Child deaths in custody
Any childâ€™s death is a sad event, but a child dying in the custody of the state is scandalous. The state has ultimate power, and ultimate responsibility, when it takes a person into custody. A child should never die in these circumstances. So it is incredible that sixteen children have died in custody since the founding of the Youth Justice Board. Today the YJB published a report into these deaths. I am taken aback by how shamefully superficial and self-justifying it is.
The report only considers matters raised by other bodies, each of which have very limited remits so the YJB has ignored whole areas of its responsibility.
The YJB is the only authority that could have looked more widely at why these children died, not just at how. It has a great deal of responsibility for the youth offending teams who manage children when they first come into contact with the criminal justice system and who prepare reports for the courts to guide sentencing.
This is critically important as most of the boys were remanded to custody, not sentenced, and almost all the sentenced boys were serving short sentences.
The YJB should have looked at the lead up to custody and what could have been done to prevent the boys entering such a dangerous environment. Prisons and privately run secure training centres are violent places, bullying and restraint is rampant.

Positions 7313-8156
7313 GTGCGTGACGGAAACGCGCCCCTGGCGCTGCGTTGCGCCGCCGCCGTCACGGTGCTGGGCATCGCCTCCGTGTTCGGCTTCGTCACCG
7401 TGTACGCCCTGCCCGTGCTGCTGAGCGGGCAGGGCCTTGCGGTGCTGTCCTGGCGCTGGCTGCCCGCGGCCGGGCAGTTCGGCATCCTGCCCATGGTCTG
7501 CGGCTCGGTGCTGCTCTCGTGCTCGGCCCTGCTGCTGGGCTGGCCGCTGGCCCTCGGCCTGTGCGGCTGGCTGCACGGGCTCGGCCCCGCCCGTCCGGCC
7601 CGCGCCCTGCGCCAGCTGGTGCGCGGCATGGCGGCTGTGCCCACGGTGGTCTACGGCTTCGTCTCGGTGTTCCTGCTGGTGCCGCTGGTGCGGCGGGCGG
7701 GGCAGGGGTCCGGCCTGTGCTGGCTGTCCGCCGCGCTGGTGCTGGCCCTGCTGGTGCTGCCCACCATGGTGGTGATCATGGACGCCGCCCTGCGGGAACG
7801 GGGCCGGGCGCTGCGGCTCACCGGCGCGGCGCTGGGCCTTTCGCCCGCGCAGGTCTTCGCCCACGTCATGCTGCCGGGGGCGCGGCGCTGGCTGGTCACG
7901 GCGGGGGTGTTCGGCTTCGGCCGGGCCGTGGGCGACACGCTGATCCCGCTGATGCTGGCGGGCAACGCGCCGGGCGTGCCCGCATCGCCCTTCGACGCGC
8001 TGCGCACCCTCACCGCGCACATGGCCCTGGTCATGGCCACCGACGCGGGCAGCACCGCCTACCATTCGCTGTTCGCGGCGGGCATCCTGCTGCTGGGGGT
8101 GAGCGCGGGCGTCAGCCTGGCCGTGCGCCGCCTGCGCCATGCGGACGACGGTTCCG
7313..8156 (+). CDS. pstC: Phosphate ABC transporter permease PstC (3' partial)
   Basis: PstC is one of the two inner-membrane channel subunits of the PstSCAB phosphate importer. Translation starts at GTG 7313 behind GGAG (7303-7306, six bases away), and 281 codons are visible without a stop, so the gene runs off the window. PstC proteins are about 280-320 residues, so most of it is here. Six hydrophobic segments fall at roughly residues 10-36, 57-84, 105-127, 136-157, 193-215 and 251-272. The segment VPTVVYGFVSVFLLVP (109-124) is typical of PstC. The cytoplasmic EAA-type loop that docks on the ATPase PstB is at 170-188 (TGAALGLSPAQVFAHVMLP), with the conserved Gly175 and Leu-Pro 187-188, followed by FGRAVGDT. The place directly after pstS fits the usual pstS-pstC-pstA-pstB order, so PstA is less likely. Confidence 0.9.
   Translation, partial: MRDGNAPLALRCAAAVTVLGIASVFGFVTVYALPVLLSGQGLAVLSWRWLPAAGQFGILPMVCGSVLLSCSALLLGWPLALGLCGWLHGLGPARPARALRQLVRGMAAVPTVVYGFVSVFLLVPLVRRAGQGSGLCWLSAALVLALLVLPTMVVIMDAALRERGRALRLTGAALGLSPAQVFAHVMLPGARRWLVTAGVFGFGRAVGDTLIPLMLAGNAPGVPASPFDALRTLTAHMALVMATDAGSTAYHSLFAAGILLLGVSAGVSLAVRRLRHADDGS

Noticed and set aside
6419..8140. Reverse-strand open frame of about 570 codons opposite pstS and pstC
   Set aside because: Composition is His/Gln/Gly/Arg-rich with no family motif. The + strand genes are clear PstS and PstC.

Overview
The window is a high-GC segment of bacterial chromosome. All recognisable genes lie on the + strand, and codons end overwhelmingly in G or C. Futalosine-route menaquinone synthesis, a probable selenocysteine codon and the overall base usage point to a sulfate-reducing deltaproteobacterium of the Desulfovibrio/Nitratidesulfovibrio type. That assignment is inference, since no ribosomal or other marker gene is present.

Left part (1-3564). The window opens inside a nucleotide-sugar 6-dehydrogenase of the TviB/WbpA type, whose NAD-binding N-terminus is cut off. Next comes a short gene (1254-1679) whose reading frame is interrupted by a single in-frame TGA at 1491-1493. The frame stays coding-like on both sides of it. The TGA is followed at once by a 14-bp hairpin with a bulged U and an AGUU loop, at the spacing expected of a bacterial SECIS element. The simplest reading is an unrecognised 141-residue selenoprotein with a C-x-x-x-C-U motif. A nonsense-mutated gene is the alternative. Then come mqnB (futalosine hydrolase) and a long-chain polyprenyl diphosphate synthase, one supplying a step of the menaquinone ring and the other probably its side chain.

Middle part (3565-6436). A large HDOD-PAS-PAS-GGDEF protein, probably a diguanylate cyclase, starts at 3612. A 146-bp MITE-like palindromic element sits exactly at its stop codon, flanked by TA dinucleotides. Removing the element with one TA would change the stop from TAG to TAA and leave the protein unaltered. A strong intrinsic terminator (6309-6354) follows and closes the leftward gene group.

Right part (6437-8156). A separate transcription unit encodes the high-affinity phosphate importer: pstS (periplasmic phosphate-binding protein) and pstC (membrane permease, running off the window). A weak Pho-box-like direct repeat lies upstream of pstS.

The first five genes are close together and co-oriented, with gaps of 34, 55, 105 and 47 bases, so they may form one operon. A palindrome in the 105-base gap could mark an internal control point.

Why did the report not ask the youth offending teams to account for why they did not work more closely with childrenâ€™s services and social services to support the families and turn the childrenâ€™s lives round? Also published today is an investigation by the BBC and Community Care magazine about the lack of services for children with serious mental health problems, which most of the boys who died in penal custody were known to have suffered from. The question should have been asked why these boys were not diverted to mental health care by youth offending teams.
Why did the report not look at the advice and recommendations given to the youth courts?
No one has ever examined the decisions of the courts who sent these children to places that clearly were dangerous. The YJB is arguably the only body that could have questioned the decision by the courts to incarcerate highly vulnerable children in prisons and STCs that are well known to be violent and dangerous. One of the boys who died was sent to custody because he breached conditions placed on him in the community â€“ how on earth can a court justify such a decision and who is going to question the magistrates if not the YJB? Inquests canâ€™t do it, local authorities canâ€™t do it, the Magistrates Association wonâ€™t, and the Ministry of Justice wonâ€™t even consider it.
This was a terribly wasted opportunity and real learning would have saved more lives. As it is, the report is so flimsy that mere tinkering appears to be all that is on offer. Meanwhile, children will continue to be sent to the guillotine.